• Opinion Alcaraz travels at a different speed
  • Semifinal Also at stake the attic of the circuit

When in the spring of 2005, Rafael Nadal beat David Ferrer and stood in the semifinals against Roger Federer, Roland Garros prefaced that match with the pomp of a real event. It was. The Spaniard, who turned 19 that day and was going to knock down the then world number 1 to win in the final against Mariano Puerta the first of his 14 titles, came with the vitola of his triumphs in Monte Carlo, Rome and Barcelona. A year earlier, in Miami, he had surprised Federer, and months ago, in that same 2005, in that same tournament, both starred in an unforgettable final, resolved on the side of the Swiss after lifting two adverse sets. Federer was already a two-time Wimbledon champion and had also won the Australian Open.

That was one of the initial chapters of the series that lasted for almost three decades, with its last installment in the semifinals of Wimbledon in 2019, which won Basel. A rivalry with genuine components, which will hardly find parallel.

The weight of the match played this Friday (not before 14.45 h., Discovery Max) Carlos Alcaraz and Novak Djokovic, also in the semifinals, invites to draw analogies. Again a Spanish tennis player bursts into the circuit with a devastating force to play at Roland Garros the most attractive match of a major in recent years. Even though he is already in his third stage as number 1 in the world, and with the US Open won last year, Alcaraz has the transgressive air that Nadal brought and is willing to attack the established order, to give a monumental blow in the tournament with which he has dreamed all his life.

'Brutal added pressure'

Djokovic's 36 years rule out that we can glimpse a long-term rivalry with Alcaraz. Two-time champion of the tournament and holder of 22 majors, the same as Nadal, the Serbian, however, still competes as the most in this type of tournament. He lost in the penultimate round of the Madrid Masters in 2022, the only match they have played before and, like Federer in that 2005 semifinal with Nadal, he knows that a very serious threat weighs on him.


"Djokovic has a brutal added pressure of wanting to become the best tennis player in history. Alcaraz is going to win many big ones, but right now he only has the pressure he believes, "says Jordi Arrese, Olympic silver in the Barcelona Games. "I see a more balanced match than a lot of people think. Any detail can make victory fall on one side or the other."

The absence of Nadal, who intends to return next year in what would be his last active season, hangs over the tournament since its inception and is accentuated as its resolution approaches. Alcaraz's 20 years and the authority with which he dominates his adversaries, whatever their qualifications, make him the strongest candidate to take over. Overshadowed by this semifinal is the one that Alexander Zverev and Casper Ruud will play next.

Different styles

"Carlos and Novak are very different. Alcaraz puts you in a hellish rhythm from the first point and if you are not prepared to stay close on the scoreboard you have it very difficult. Djokovic plays you more at pace. He adapts to what his rival is doing and looks for the moment to give you the blow. It is the one that has the best reading of the game in the circuit. He interprets your attacks," says Jorge Aguirre, Alejandro Davidovich's coach, in a telephone conversation.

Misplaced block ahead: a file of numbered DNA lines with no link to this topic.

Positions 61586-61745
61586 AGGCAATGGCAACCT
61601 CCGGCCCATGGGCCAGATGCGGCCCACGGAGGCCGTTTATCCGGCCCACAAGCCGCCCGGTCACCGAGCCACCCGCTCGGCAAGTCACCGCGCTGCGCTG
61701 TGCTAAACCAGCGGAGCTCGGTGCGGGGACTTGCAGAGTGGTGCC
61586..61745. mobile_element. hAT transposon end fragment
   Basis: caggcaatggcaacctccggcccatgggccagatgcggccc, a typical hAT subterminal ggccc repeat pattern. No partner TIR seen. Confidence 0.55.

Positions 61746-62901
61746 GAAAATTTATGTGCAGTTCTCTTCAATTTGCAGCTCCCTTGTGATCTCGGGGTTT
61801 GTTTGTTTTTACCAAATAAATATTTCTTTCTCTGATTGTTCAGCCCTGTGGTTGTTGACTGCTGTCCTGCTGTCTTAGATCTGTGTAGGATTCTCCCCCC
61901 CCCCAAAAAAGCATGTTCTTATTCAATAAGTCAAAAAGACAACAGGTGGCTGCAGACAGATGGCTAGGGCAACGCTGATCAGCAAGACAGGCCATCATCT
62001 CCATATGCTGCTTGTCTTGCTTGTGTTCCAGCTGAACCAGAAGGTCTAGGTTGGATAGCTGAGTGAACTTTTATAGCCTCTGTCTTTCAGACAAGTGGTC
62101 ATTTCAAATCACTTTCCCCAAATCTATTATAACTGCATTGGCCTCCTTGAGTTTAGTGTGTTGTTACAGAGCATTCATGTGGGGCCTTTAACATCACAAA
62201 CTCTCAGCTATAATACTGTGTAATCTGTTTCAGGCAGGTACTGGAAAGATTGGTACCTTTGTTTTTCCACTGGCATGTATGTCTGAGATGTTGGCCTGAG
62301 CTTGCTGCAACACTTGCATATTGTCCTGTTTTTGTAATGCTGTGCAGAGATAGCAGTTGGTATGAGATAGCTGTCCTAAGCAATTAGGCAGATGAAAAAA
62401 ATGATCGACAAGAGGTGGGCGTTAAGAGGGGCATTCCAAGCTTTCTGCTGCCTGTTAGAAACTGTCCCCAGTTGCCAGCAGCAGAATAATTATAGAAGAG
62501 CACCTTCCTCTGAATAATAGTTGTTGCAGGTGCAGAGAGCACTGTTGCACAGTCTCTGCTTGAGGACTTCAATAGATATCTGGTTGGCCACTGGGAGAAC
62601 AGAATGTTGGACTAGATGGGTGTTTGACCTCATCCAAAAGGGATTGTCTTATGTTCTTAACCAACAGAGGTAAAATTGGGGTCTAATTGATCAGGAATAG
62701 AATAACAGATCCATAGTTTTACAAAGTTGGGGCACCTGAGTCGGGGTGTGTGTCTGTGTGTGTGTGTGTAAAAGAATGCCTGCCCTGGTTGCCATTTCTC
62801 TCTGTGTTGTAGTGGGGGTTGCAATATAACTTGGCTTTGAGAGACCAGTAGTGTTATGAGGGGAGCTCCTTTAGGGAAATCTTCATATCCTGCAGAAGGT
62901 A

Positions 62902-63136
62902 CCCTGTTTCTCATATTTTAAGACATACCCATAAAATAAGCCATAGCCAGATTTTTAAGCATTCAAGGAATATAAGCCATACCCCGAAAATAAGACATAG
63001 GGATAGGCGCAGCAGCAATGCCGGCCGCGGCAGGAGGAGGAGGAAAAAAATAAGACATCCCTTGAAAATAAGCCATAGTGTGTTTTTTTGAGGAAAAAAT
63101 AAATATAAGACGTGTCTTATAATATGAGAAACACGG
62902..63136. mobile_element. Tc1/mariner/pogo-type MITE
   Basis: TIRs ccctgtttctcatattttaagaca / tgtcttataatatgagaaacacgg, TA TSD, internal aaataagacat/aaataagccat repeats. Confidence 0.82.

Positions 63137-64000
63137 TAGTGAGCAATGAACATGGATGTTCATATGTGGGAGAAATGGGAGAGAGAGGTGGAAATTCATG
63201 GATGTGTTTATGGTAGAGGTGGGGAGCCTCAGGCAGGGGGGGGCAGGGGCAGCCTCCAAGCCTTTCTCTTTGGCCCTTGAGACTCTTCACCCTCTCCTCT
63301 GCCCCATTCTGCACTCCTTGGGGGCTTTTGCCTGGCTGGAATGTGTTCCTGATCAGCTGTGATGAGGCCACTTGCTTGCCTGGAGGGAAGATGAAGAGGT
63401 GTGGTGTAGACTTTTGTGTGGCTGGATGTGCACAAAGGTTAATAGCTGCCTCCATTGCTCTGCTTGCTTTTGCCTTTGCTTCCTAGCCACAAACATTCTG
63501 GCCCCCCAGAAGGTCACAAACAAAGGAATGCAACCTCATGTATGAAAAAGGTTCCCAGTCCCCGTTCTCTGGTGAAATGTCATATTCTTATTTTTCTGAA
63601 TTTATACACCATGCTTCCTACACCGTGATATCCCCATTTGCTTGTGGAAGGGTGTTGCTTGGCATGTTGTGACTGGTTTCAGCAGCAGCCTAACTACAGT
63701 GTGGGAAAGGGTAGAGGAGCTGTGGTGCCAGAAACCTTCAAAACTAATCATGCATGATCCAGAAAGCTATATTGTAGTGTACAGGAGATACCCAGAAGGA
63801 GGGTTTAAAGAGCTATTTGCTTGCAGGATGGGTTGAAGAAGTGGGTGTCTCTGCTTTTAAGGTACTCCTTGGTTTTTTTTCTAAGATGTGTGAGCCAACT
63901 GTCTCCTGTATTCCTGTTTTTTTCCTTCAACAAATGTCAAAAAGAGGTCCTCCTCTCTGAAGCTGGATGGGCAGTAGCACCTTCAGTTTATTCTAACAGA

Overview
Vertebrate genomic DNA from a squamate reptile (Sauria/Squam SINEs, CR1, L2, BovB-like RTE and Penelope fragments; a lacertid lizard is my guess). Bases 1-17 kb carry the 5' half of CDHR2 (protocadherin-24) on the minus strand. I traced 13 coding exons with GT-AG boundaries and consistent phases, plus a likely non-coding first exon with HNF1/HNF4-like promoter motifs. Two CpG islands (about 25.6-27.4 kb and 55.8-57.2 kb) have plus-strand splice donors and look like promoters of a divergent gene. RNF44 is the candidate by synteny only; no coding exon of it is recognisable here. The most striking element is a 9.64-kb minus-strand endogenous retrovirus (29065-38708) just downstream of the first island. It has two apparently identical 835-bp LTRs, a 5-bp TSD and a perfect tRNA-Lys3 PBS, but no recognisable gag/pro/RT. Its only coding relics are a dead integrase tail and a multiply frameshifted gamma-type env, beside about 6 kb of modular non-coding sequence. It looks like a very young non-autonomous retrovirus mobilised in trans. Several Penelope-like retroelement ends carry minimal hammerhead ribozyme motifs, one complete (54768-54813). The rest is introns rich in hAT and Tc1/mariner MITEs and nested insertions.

The Malaga, 34th in the world, demanded Djokovic three hours and 35 minutes of a tough match in the third round. The first times he confronted him he imposed the name, but the other day he did not feel overwhelmed. He only lacked a little conviction at certain moments. If I had won any of the first two sets maybe I would have had options," Aguirre continues. The Serb ended up winning 7-6 (4), 7-6 (5) and 6-2.

For Arrese, "Djokovic has a type of game that can create problems for Alcaraz if he is not fine with the serve. We assume they're both going to make the game of their lives, but that's not always the case."

Alcaraz trained on Wednesday, breaking his habit in this edition of the tournament of not doing it after match day, and rested yesterday. Djokovic was seen on Court 5 for a light work session. "Carlos is fresh out of the oven. He's playing better than Djokovic and he has plenty of power. Everyone suffers with the speed of the Spaniard, but if the match drags on and they go to five sets, Nole will be dangerous."

"It has been regulated"

After a very disappointing clay tour, the Belgrade player has made substantial progress when it comes to facing Roland Garros, like every Grand Slam, a priority goal. "I have the impression that it has been regulated throughout the tournament waiting for the match against Alcaraz, a duel that will be very interesting and we all want to see," says Aguirre.


Davidovich also stood up to Alcaraz this year. He lost in the quarterfinals to Conde de Godó 7-6 (5) and 6-4. "Alex has some things from Djokovic. It also adapts to the rhythm of the opponent. It hurt Carlos because physically he is also strong. The match was closed. He didn't feel overwhelmed," explains his coach.

Despite the small mistake in the last set, Alcaraz made another very brilliant match against Stefanos Tsitsipas. "The Greek is light years away from these players. To begin with, he has a hole in the backhand that Carlos profited from very well. Djokovic has a magnificent backhand and possesses the best rest in the world. He's as competitive as Nadal. When the key moment comes, they are at their best," concludes Arrese.

  • tennis
  • Carlos Alcaraz
  • Rafa Nadal
  • Novak Djokovic
  • Articles Javier Martínez

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